As I did laundry Sunday afternoon, scooping up the contents of the washing machine and tossing them routinely into the dryer, my mind fast-forwarded to Monday morning at the office—the pangs I always felt as I recognized yet another mid-month was approaching, and here it was, now x months since I had sat down and dedicated some time, some of my precious time, to writing something out. Just writing a little something out, and yet somehow sharing everything with the world. Everything that matters in that moment, anyway.
Where had the past six months gone? Where was the enthusiasm and resolve I had just weeks after my thirtieth birthday? Like the new year's resolutions of the preceding years, my enthusiasm and resolve had withered away along with every intention, every inclination, of getting into shape or slaying the recluse inside me. And damn all of the self-promises and empty vows, that they would rear their heads into my passions and dreams and keep me immobilized.
Fast-forward to six months later, to now, and I'm a liar and an excuse-peddler. I haven't grown one bit. How can I feel like I'm not a total failure and empower myself to give it my best once more?
I focus on what I have accomplished, and how I accomplished it.
To share an example, I never really believed that I'd find it in me to cook at least three nights a week, yet here I am, three months in and perfectly capable of whipping up a quick and healthy meal in my very own kitchen. It took some dedication, some support and participation from my boyfriend to help keep us both accountable, yet here we are, over three months in, and we're still cooking meals together and feeling better about ourselves as a result.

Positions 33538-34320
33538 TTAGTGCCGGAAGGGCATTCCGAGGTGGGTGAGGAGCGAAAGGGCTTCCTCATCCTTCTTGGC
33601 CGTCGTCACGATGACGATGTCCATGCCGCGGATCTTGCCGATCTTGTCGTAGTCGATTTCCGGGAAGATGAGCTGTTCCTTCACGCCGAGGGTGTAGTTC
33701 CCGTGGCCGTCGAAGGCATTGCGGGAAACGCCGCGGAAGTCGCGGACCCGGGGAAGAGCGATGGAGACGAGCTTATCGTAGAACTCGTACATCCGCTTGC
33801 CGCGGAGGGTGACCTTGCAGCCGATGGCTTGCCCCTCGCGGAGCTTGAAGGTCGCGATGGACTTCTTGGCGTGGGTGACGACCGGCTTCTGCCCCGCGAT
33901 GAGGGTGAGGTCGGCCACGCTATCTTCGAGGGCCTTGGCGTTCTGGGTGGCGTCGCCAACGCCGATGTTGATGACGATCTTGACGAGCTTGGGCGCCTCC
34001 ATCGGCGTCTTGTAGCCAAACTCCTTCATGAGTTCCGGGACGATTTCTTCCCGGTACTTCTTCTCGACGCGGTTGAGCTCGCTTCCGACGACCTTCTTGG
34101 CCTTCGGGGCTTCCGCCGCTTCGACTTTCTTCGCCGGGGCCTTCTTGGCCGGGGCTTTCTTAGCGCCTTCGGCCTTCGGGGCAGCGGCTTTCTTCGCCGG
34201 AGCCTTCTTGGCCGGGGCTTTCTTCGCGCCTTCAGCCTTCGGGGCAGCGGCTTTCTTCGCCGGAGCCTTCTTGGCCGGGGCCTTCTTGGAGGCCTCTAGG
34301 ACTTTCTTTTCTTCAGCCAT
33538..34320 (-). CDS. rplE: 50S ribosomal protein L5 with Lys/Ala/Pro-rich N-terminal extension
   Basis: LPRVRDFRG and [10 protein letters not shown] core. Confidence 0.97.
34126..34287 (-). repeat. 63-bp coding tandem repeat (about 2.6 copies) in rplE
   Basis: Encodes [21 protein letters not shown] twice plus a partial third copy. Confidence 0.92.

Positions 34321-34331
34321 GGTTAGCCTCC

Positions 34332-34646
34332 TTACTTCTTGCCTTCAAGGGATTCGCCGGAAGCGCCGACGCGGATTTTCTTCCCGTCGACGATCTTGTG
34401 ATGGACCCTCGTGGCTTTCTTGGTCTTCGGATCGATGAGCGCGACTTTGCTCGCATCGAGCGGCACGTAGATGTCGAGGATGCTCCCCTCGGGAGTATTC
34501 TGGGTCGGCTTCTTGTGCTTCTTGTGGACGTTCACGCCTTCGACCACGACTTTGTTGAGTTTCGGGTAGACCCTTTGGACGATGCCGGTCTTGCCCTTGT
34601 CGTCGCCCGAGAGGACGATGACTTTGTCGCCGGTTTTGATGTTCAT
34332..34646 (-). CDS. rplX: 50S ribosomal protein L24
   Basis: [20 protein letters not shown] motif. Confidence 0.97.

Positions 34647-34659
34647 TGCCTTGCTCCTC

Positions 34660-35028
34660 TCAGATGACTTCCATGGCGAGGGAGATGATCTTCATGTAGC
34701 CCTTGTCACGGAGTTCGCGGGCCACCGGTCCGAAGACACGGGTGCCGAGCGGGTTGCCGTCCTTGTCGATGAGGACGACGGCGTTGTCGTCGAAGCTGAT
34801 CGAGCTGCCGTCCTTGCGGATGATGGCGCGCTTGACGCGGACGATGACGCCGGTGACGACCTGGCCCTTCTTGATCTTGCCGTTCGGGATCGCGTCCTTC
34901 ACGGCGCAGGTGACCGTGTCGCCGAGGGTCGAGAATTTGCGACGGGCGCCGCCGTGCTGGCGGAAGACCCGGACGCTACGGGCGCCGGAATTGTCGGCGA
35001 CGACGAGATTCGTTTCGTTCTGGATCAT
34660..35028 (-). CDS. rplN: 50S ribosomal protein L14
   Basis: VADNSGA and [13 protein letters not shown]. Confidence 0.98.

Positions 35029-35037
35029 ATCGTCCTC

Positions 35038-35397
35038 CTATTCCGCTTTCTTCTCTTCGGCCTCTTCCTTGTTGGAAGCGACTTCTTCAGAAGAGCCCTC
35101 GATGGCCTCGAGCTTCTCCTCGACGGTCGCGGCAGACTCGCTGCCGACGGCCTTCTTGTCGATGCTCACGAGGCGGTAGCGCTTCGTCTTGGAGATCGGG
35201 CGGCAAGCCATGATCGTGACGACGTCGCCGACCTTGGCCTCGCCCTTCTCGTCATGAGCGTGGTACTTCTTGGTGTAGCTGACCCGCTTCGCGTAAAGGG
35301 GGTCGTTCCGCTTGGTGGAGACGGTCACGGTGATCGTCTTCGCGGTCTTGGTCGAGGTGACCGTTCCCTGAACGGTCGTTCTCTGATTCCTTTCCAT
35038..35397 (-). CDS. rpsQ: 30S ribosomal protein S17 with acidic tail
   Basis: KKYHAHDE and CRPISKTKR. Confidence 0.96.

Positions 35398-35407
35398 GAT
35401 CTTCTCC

You see, in the past several months, I've learned a very important truth when it comes to implementing big changes in life—it's foolish to expect success when I'm only considering myself as a factor in my achievement. Let's read that again and stew about it for a while. I promise it makes sense. It's foolish to expect success when I'm only considering myself as a factor in my achievement.
All things vie for shares of my time, and it's up to me alone to set the expectations and guidelines that determine how my time is spent. In the workplace, I need to ask for help, for understanding, and voice what it is I'm needing so that I can go into work a little happier—a little rejuvenated. In my personal time, I need to communicate to loved ones where my dreams in life reside and how I intend to get there, and I need to ask for space to grow and develop myself. You see, it's all about open communication and setting expectations with everyone around you—wherever they may be. Because everyone around you can be a depressant if you allow them to be. However well-intentioned or however much they care about you, family and friends are capable of stifling your growth and resolve if you don't define the rules or guidelines to which they fit into your life—if they fit into your life. Transform your relationships into stimulants for personal growth, and personal achievement will come.